Failure #3 – Shooting at your own team
Did I mention that she wrote a post about SPV on January 7? Did I also mention that the post didn’t do anything to actually advance SPV? Ok, let’s talk about that. Because instead of doing anything useful, Hoyt decided to make a very personal attack on one of my authors.
Finn’s crime, of course, was volunteering to help but not being cool enough to actually be leadership. It’s horrible, I know.
Meanwhile, Finn had actually managed to, you know, actually get a recommendation list up. Which is still more than Hoyt has managed.
Failure #4 – Not stepping down when her failure became clear
Apparently Hoyt has had some serious health issues for a while. For that, I am truly sorry. I don’t wish that on anyone.
But do you know what an actual leader does when it becomes clear that she’s too sick to, you know, lead?
She steps down and finds a new leader. She would’ve had plenty of volunteers.
Failure #5 – Projecting her own failures onto others
Meanwhile, while she’s going about abject failure at every level, she’s projecting all of her own incompetence, greed, and narcissistic attention whoring onto other people. She accused Mr. Finn of volunteering for Sad Puppies just to help market his book, and went on at length about how much it didn’t help and he should let it go.
Meanwhile, of course, the sole reason she’s holding onto “leadership” of SPV, despite running the Titanic straight into the iceberg, is so that she can use it to market her books. The reason it hasn’t helped her isn’t because it’s a bad marketing tool. It’s because she’s totally incompetent at it.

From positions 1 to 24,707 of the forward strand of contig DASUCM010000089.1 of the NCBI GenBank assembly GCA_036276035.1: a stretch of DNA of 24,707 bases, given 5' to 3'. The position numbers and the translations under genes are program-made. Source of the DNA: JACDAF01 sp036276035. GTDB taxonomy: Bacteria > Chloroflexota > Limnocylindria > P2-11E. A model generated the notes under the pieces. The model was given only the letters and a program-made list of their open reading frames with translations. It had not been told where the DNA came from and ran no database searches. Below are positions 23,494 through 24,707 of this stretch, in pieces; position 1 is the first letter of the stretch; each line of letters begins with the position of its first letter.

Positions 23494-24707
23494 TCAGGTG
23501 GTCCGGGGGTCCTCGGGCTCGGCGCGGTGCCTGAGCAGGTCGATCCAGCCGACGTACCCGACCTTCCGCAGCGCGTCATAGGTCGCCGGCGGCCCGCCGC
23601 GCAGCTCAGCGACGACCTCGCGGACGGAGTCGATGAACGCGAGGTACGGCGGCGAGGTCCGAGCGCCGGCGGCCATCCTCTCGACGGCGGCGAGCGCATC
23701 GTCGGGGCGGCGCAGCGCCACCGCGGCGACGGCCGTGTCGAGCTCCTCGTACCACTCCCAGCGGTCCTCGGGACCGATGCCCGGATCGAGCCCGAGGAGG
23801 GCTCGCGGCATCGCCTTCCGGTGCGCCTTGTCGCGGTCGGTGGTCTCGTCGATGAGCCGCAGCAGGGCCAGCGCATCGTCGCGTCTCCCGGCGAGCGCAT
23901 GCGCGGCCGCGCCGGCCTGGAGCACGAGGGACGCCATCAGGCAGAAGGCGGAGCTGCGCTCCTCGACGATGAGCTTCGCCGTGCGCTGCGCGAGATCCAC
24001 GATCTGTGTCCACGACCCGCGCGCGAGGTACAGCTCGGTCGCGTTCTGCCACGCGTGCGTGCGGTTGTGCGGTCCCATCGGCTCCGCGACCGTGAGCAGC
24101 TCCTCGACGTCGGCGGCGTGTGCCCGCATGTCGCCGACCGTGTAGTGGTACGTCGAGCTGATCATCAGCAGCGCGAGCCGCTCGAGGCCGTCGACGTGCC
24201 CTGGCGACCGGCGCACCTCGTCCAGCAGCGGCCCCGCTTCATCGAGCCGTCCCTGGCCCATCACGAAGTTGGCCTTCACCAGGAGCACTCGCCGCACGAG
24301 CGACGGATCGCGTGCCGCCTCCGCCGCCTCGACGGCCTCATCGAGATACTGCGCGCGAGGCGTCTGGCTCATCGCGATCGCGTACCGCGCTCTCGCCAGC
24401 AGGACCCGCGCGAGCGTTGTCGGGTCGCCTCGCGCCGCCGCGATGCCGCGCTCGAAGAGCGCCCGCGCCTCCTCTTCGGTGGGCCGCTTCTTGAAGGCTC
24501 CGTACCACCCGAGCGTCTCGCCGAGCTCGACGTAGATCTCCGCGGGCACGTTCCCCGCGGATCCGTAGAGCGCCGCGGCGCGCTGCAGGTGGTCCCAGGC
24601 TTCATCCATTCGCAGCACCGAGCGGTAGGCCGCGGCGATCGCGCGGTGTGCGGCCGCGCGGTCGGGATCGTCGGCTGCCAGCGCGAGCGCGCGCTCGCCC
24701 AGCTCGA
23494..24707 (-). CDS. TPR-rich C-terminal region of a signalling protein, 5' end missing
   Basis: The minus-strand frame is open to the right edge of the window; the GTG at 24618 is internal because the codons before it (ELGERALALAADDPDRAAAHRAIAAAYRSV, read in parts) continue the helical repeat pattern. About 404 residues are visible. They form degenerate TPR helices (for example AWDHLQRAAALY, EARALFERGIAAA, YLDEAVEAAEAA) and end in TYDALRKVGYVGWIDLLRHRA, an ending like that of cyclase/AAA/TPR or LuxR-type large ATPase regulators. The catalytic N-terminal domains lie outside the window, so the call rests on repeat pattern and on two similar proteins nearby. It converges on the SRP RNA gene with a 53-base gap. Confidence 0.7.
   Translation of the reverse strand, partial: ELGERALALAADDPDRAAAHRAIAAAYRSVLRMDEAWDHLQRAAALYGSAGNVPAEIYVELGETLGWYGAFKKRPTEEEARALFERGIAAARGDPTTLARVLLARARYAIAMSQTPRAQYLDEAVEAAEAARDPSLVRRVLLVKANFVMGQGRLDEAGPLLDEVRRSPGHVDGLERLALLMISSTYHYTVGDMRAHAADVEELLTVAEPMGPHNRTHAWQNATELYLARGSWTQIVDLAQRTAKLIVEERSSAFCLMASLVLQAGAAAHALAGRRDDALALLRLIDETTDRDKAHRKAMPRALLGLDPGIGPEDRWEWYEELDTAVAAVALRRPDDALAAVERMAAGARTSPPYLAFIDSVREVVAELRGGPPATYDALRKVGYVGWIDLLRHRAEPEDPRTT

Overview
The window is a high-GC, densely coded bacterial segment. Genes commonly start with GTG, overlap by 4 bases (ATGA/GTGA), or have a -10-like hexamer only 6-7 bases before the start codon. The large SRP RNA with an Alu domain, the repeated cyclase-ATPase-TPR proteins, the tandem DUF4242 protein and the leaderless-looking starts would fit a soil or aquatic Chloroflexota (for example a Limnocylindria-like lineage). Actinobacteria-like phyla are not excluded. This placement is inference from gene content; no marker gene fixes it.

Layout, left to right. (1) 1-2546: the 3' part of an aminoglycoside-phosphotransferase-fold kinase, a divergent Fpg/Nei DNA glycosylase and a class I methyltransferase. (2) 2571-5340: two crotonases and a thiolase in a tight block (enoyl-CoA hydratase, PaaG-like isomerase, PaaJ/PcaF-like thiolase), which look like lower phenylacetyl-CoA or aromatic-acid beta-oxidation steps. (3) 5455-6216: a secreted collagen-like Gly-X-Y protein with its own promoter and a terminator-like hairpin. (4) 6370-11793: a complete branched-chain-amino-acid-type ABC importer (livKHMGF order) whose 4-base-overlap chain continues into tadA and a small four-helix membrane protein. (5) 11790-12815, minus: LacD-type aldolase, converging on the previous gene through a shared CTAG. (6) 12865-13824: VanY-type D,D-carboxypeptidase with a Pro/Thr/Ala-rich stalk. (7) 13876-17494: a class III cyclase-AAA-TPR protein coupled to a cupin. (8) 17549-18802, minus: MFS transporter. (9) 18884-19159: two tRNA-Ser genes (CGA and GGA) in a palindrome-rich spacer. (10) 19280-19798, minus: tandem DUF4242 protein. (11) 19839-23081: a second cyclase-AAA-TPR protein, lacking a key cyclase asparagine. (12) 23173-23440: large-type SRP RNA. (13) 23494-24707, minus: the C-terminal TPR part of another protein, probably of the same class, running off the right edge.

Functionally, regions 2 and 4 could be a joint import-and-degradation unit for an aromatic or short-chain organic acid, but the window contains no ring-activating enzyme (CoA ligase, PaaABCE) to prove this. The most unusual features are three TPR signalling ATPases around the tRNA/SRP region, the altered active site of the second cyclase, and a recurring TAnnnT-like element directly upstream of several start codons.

There is no question that earlier Sad Puppies rounds resulted in beneficial publicity for Larry Correia, Brad Torgersen, and Vox Day. None. Larry and Brad kind of rode the wave a little bit. Vox Day masterfully turned the whole thing into a publicity coup d’etat.
Sarah Hoyt crashed the wave into a brick wall. A wet noodle could’ve reaped more benefit from it than she has. But due to her own narcissism, she refuses to let go of it.
Failure #6 – Refusing to let it go
Given all of this, you’d think that somebody who spent months literally doing nothing would have an easy time just… letting it go. But now, that play would require at least some competence, and Hoyt has demonstrated that she has absolutely none. So instead, she’s penning more posts about the subject as recently as yesterday.
But is she actually accomplishing anything? Nope, she’s just out playing Mean Girls again. She’s hitting hard on Mr. Finn (while still lacking any courage and refusing to name him out loud), and also hitting on everyone around him.
In a word, an author of mediocre success is trying to bully a less successful author in order to feel better about her own failure. She’s admitted herself that she’s several books behind, and no wonder. She’s too busy writing several-thousand-word-long insanity-fests.
Here’s a tip, Sarah: lay off my authors and get back to work, before your publishers call and demand their advances back – as they have every legal and moral right to do if you’re that far behind.